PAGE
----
Pastor’s Corner: “Beautifully Humble”

Matthew 23:12 (AMP)12 Whoever exalts himself shall be humbled; and whoever humbles himself shall be raised to honor. 

Humble people don’t take offense easily or fight back; they turn the other cheek. And yet their humility is not cowardly, for true humility requires courage. It makes you willing to take a lower place than you deserve, to keep quiet about your merits, and to endure slights, insults, and false accusations for the sake of a higher purpose.  

True humility doesn’t make you think less of yourself, it just makes you think of yourself less. You can be confident and humble at the same time. It is confidence in God, not self. When you stay focused on God and helping other people, you naturally think about yourself less.  

Peter addresses the subject in these words: “God opposes the proud, but he favors the humble. So humble yourselves under the mighty power of God, and at the right time he will lift you up in honor” (1Pe 5:5-6 NLT). The story’s told of a guy who entered a contest to see who was the most humble. When he won, he was given a badge of merit—but then he wore it and was disqualified! Seriously, pride disqualifies you from enjoying the favor of God.  

Pride may seem powerful on the surface, but usually it’s just a sign of weakness and insecurity. Pride refuses to deal with our own sins, and it puts our trust in ourselves, which is never a good place for trust. That’s why we need to remind ourselves regularly: “Everything I am, I owe to God; everything I have, came from God. To Him be all the glory.” 

Peter also tells us we should “clothe” ourselves “with humility toward one another” and “God opposes the proud but shows favor to the humble” (1 Peter 5:5). It’s hard to hang on to humility. Mine often has a fast-approaching expiration date. But we must, as Peter suggests, strip away our pride and clothe ourselves with a humble attitude if we want to do God’s work in God’s way. And if we don’t, our pride will catch up to us. 

Humility is a big deal to God! God makes many promises in the Bible for Christians who will humble themselves. Here are four things God will do in your life when you work on being humble:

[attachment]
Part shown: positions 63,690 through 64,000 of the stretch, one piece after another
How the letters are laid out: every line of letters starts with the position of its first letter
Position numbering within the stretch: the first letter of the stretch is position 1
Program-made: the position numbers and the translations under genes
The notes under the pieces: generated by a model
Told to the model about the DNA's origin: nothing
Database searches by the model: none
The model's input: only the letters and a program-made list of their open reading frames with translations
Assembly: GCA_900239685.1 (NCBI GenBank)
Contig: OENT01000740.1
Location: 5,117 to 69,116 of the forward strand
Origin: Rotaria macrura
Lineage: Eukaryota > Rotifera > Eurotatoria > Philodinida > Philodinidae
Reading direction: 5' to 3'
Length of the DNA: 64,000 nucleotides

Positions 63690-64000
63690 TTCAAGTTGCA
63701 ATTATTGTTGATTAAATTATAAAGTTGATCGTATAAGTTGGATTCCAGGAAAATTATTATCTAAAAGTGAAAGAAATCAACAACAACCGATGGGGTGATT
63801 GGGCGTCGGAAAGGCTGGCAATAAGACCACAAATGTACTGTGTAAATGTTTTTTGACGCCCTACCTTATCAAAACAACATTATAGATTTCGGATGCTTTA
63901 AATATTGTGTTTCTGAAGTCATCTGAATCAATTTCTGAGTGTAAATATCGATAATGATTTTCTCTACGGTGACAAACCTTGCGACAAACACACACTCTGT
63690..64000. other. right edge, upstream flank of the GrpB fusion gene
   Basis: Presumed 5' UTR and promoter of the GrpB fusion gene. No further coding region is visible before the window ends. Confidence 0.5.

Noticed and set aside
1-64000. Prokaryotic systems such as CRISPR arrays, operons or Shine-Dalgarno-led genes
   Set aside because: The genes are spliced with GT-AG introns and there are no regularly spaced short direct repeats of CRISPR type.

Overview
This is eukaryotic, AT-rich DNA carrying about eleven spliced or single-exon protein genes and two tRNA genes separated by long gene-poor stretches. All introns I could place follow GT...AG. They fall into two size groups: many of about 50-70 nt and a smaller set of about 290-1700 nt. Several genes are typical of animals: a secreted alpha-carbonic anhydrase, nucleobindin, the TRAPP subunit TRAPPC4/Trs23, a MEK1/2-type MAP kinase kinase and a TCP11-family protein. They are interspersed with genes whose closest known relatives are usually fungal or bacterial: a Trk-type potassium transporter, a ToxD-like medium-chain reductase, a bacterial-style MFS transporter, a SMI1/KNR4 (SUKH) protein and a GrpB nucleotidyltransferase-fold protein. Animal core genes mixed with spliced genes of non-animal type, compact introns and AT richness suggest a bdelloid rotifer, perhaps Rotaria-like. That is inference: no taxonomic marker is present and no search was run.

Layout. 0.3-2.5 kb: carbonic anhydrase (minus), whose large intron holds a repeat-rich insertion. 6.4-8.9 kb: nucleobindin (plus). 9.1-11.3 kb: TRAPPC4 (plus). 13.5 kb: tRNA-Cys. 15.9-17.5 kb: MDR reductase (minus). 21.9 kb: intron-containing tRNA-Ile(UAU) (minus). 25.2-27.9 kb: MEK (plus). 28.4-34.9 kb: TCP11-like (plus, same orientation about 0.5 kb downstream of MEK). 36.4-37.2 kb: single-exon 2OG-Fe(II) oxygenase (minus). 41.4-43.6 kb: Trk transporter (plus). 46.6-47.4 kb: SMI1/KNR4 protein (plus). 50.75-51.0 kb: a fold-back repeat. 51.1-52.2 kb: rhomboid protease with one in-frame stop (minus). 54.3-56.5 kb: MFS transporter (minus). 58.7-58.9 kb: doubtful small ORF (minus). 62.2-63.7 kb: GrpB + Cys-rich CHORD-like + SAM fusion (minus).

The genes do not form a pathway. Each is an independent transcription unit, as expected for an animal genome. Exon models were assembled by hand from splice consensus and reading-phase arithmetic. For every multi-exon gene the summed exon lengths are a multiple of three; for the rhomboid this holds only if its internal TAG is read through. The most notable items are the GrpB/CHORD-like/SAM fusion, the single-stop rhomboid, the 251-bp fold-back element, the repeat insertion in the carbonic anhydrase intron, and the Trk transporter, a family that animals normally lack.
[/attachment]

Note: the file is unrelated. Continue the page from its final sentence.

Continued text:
If you’re humble, God will guide you.  If you don’t know which way to turn—whether to get in or get out, hold on or let go—then get humble. When you humble yourself, God will make your next step clear. You’ll make fewer mistakes in life! “He guides the humble in what is right and teaches them his way” (Psalm 25:9 NIV).  

If you’re humble, God will bless you. These promises are all through Scripture, like Isaiah 66:2: “I will bless those who have humble and contrite hearts” (NLT). God doesn’t bless egotistic or prideful people or those who secretly think they’re better than everybody else. He blesses the humble. 

If you’re humble, God will give you the power to change.  The power to change is called grace (God doing for us what we cannot do for ourselves). Maybe there are things in your life you’d like to change. Perhaps you’ve tried to change, but you can’t or you won’t. You need grace! How do you get God’s grace and the power to change? “God opposes the proud but gives grace to the humble” (James 4:6 NLT). Every time you’re prideful, you’re on the opposite side of God—and you don’t want to be there. The humbler you are, the more grace God gives you.  

If you’re humble, God will reduce your stress. If you’re prideful, your stress is going to go up. Instead, listen to Jesus: “Take my yoke upon you. Let me teach you, because I am humble and gentle at heart, and you will find rest for your souls” (Matthew 11:29 NLT). When you’re tapped out and feel like you have nothing left to give, surrender to Jesus. Spend time in the Bible, learning how to choose gentleness and humility by his example. Pray, and ask him for the grace to change. Then you’ll find the rest your soul has been craving. 

How do we know if we’re short on humility? Ask yourselves these questions and answer them honestly:  Do I always expect others to serve me, or do I seek to serve others?  Am I easily hurt and offended, or am I slow to become angry and quick to forgive?  Am I impatient, or do I listen to people with empathy and kindness? Am I quick to give pep talks, or do I recognize a wounded heart and offer comfort? Do I strive to succeed no matter the cost to my relationships, or do I embrace the success of others? Do I always have to be in control, or can I rest and accept the input of others? 

Humility shows us that God uses imperfect people to fulfill His perfect will (that includes us).  Romans 12:3 – For by the grace given me I say to every one of you: Do not think of yourself more highly than you ought, but rather think of yourself with sober judgment, in accordance with the faith God has distributed to each of you.  Philippians 2:3 – “Do nothing out of selfish ambition or vain conceit. Rather, in humility value others above yourselves.” Romans 12:10 – Love each other with genuine affection, and take delight in honoring each other. 

In His Grace, 

Pastor Hamilton